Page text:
This blog will focus on historical accuracy and reconstructionism but also on the contemporary religion and sometimes wander into other heathenry, like Anglo - Saxon faith, Odinism, Theodism and so on.
There will however never be any bigotry, homophobia, anti Semitism or stupid ideas of a "pure" Germanic race.
Casper Art - out does himself again! Looks at these Vikings based illustrations?! They are unbelievably accurate to the real people! Especially Jarl Borg, who looks awesome 😄
- All art by Casper Art, all credit to Casper Art - I am sharing as a fan promoting but by no other way affiliated with or a representative of Casper Art -don’t steal these and claim as your own like an asshole
Excerpt from The Battle of Maldon: Byrhtnoð’s Flyting
Old English = Anglo-Saxon ( called “Anglisc” by the Normans ).
Ll. 42-73 of The Battle of Maldon, starting with Byrhtnoð’s reply to the Viking messenger who declares an offer to avoid fighting in return for payment, and ending just before the actual action begins.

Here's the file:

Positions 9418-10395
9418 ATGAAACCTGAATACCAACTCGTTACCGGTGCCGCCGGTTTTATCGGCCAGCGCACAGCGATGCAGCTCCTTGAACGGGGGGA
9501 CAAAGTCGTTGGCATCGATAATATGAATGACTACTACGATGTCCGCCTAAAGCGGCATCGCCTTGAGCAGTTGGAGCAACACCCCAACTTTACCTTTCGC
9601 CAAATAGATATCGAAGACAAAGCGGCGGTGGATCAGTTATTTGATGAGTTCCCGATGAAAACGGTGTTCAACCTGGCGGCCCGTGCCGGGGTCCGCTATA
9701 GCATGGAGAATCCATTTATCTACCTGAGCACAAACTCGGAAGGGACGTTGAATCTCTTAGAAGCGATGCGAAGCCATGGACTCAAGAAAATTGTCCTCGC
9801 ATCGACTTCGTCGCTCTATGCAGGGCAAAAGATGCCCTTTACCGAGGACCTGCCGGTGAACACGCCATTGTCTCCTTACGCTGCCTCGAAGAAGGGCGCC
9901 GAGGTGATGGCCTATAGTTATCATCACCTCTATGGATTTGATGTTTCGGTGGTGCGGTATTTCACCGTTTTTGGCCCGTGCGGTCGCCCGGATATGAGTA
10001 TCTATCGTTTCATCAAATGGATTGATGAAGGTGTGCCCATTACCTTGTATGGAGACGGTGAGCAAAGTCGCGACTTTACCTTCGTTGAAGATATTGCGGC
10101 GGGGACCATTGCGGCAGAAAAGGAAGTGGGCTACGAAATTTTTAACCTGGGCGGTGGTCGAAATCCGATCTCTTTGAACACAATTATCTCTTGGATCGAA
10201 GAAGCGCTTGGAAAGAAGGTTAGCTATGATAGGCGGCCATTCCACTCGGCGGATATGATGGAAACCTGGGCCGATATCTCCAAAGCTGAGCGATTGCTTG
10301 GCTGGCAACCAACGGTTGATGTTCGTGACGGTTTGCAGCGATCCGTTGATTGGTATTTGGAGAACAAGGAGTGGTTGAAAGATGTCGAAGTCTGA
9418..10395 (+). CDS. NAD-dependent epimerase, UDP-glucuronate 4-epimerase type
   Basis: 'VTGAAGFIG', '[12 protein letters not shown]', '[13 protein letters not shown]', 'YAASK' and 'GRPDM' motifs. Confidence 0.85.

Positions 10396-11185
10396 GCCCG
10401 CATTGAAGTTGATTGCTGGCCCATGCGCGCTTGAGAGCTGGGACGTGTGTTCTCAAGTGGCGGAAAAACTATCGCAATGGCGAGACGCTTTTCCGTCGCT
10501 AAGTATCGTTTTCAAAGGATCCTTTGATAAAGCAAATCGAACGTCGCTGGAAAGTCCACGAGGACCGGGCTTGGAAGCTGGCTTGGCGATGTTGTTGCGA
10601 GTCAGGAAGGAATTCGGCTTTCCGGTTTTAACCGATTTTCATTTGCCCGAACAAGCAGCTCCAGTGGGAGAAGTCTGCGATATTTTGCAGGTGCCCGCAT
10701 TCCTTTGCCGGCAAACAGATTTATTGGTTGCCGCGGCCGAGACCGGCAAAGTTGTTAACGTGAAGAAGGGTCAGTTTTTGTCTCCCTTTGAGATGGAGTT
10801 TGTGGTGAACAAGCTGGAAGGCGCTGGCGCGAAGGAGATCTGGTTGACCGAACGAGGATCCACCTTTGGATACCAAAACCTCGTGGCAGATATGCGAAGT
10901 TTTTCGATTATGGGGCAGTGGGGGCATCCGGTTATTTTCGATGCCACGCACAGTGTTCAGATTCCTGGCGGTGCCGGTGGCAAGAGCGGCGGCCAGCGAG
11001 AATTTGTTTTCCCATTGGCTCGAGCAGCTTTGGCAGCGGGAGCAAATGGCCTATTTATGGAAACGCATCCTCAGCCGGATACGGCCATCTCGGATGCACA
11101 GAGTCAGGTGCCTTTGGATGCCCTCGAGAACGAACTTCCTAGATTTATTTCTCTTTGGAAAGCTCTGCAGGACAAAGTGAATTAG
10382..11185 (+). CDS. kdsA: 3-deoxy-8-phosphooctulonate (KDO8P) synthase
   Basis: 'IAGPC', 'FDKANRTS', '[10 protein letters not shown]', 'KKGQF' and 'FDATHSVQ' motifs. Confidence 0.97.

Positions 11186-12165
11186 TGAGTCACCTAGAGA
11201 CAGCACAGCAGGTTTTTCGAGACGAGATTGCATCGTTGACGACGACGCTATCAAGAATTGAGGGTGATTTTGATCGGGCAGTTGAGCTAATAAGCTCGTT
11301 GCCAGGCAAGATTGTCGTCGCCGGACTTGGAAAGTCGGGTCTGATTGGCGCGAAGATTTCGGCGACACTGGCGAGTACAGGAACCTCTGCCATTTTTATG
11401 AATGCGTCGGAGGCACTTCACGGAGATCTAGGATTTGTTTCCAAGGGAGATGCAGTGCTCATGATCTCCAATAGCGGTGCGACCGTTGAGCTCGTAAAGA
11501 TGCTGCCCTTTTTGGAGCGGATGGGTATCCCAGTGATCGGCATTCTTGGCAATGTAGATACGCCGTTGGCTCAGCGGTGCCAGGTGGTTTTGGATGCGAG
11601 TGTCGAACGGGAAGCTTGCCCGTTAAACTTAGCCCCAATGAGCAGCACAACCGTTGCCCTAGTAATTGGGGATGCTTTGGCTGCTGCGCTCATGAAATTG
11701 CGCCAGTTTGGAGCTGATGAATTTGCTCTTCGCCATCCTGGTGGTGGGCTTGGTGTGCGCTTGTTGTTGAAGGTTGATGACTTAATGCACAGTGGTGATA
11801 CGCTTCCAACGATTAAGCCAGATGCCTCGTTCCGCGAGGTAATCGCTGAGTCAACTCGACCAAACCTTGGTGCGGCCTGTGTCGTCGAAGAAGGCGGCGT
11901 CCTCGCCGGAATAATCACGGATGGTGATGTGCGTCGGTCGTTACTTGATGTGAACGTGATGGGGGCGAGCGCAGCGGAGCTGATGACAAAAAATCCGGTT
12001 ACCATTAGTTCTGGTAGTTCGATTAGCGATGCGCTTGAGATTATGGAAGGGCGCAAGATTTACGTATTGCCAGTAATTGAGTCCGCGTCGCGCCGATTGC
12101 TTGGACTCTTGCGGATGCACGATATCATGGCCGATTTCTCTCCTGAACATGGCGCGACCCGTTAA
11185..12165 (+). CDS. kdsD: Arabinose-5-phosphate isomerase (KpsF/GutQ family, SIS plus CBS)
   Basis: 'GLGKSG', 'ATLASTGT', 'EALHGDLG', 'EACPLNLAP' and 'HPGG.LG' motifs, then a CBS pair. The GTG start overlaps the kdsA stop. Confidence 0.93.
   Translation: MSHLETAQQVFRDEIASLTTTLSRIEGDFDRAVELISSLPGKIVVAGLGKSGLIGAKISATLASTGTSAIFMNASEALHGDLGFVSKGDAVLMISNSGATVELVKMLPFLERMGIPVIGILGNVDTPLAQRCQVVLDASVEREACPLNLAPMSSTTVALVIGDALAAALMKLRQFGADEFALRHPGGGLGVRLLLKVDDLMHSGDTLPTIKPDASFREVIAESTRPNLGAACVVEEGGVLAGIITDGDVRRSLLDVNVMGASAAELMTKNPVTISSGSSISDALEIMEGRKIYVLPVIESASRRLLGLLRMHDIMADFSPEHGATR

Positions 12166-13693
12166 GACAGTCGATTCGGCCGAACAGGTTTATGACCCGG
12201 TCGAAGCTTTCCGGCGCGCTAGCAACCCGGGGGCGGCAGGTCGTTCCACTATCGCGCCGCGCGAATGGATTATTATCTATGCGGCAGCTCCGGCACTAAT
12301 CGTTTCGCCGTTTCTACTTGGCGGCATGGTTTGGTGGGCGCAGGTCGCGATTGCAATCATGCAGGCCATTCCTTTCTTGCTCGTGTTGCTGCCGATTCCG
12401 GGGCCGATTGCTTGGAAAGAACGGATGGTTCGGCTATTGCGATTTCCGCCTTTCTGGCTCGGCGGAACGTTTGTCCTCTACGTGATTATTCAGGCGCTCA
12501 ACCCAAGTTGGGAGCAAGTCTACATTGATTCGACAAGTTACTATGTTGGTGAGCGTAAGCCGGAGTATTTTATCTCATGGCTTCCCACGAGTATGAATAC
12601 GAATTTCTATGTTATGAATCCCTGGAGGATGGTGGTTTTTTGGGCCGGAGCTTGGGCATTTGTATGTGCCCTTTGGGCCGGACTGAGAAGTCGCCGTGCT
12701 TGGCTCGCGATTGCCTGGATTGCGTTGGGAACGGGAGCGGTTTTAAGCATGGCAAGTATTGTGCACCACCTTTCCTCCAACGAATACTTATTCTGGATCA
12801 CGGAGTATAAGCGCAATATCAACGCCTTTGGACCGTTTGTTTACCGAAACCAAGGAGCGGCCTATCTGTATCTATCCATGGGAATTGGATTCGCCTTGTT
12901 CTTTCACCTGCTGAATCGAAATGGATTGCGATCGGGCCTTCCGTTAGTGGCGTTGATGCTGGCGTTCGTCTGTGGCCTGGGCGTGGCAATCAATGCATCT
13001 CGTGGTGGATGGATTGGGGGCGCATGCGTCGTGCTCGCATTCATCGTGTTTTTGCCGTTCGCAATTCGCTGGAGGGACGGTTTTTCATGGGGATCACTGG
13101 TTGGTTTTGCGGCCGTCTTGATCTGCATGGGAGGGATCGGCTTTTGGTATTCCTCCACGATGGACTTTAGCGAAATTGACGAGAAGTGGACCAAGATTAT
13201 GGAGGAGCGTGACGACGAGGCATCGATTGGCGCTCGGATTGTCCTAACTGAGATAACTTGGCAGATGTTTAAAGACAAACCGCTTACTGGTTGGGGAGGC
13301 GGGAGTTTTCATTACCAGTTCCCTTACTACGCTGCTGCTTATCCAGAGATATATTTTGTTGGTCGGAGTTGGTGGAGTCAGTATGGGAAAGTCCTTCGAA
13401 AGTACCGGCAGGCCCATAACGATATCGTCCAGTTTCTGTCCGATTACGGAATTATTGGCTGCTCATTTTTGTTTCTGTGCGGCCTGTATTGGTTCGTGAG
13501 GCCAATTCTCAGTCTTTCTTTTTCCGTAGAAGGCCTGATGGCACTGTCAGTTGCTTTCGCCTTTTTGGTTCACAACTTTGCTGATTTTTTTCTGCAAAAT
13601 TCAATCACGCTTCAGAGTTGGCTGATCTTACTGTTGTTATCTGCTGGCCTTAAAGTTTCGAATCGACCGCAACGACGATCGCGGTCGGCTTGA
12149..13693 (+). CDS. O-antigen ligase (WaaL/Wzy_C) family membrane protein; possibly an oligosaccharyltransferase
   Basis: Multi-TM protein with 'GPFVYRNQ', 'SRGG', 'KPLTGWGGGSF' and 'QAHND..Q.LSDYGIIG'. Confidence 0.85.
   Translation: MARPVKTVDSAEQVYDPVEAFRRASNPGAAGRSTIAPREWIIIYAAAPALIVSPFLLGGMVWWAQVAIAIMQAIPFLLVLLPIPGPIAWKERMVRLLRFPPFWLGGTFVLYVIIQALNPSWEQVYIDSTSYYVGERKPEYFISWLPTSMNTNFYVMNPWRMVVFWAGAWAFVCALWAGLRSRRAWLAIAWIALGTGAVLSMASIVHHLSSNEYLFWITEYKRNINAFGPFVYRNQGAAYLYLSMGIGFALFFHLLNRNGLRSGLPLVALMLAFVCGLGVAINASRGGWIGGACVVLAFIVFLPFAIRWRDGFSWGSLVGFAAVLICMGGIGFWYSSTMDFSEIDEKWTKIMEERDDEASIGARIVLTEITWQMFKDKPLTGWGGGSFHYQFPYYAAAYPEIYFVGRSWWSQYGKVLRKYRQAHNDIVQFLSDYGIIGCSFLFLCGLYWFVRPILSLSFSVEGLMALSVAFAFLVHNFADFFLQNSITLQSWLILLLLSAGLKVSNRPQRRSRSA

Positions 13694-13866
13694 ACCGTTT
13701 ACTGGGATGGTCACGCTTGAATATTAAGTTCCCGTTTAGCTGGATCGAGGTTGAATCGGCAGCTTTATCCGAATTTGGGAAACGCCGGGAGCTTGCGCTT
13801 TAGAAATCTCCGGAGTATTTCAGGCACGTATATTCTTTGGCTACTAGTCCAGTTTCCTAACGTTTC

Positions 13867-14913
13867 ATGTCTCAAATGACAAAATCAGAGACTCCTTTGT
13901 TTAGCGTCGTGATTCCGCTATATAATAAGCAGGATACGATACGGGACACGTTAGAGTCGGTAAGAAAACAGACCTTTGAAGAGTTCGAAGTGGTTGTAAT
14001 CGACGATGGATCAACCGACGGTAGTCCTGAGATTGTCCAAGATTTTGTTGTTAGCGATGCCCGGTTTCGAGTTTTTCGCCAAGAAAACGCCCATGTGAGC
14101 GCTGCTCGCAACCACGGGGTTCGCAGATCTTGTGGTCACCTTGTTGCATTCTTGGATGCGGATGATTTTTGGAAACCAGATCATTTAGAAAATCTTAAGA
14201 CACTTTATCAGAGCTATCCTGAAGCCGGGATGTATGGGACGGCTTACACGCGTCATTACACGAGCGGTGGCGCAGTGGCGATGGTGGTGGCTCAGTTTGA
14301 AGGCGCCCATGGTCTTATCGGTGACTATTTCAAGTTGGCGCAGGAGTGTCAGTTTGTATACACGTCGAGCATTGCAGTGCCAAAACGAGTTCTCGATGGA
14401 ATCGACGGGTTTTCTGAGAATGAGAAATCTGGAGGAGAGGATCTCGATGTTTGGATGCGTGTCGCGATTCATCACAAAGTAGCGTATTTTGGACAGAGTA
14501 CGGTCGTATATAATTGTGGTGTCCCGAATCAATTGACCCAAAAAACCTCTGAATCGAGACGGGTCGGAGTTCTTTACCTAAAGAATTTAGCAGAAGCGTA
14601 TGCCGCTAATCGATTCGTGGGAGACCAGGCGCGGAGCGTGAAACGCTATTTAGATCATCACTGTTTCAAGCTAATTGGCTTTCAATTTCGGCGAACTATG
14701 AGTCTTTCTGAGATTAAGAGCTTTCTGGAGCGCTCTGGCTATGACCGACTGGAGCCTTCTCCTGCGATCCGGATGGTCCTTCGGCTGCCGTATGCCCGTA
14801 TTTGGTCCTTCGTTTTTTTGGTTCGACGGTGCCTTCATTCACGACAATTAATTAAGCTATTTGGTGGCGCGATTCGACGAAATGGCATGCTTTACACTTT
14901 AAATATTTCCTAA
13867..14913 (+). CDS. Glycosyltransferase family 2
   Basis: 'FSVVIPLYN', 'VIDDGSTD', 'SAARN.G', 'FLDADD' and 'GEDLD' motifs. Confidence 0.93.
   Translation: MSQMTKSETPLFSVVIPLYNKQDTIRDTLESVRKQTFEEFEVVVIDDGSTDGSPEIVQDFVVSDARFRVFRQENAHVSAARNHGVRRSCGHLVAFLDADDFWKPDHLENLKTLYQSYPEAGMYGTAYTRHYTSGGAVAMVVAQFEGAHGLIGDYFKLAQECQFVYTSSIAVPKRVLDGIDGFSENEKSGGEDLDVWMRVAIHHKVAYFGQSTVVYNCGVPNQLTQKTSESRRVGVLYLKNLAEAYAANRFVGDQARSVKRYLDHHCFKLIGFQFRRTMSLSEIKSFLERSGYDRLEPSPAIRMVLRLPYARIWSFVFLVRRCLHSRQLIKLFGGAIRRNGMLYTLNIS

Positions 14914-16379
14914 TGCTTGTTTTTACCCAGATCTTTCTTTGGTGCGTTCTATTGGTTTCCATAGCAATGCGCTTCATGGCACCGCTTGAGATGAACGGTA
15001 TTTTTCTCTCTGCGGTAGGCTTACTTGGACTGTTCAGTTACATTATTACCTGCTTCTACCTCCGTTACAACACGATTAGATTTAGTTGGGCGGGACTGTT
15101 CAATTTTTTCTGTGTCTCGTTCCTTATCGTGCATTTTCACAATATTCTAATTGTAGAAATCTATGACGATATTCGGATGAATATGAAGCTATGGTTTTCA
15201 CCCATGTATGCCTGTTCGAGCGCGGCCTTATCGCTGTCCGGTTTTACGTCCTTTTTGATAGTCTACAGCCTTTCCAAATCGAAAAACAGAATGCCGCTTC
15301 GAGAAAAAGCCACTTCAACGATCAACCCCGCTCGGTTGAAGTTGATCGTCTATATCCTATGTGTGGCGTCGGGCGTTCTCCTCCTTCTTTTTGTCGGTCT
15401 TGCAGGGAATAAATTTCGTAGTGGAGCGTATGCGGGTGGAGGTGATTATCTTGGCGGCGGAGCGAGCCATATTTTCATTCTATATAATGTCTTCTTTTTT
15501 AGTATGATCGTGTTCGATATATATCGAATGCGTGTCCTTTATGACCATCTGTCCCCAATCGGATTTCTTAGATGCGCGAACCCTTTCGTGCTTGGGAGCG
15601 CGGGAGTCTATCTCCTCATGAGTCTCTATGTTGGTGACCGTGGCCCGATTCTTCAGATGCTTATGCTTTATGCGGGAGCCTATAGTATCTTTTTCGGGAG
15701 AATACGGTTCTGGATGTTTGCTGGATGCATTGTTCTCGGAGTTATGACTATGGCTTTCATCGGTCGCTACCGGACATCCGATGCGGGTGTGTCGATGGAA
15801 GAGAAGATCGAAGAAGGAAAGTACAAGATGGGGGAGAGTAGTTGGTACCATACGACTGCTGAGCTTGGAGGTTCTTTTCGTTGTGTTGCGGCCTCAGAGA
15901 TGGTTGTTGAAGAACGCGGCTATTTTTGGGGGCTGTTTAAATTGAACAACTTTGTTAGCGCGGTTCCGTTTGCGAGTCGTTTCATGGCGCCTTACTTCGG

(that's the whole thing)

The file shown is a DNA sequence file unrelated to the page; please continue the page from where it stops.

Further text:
Something of a translation:
Byrhtnoð broke into speech; grasping his shield he brandished his supple spear, spoke words; angry and resolute he gave him (the Viking messenger) his answer: "Do you hear, sea-goer, what this folk says? They wish to gift you spears, poisonous point and old sword; the kind of war-gear that shall not avail you in battle! Seamen’s messenger, bring back word, tell your people much worse tidings: that here stands an honourable man with his host, who will defend this country, Æþelred’s land, my lord’s folk and field. The heathens shall fall in battle! Too disgraceful do I deem it that you should go to your ships with our wealth, unopposed, now you have come so far hither unto our soil; you shall not go so easily with the treasure: weapon’s point and edge shall settle our dispute, bitter warplay, before we pay tribute!” Then he bade shields be borne, warriors walk, so that they all stood on the riverbank. Neither host could come to the other because of the water; the tide came flooding in after the ebb; the waterways locked together. Too long they thought it took until they could bring their spears together. There by the Pant’s (now known as Blackwater) stream they stood arrayed, the East-Saxon front and the enemy’s spearmen. No one could harm their opponents save through the flight of an arrow felling its target. The tide retreated; then the seafarers stood ready, many a Viking eager for fighting.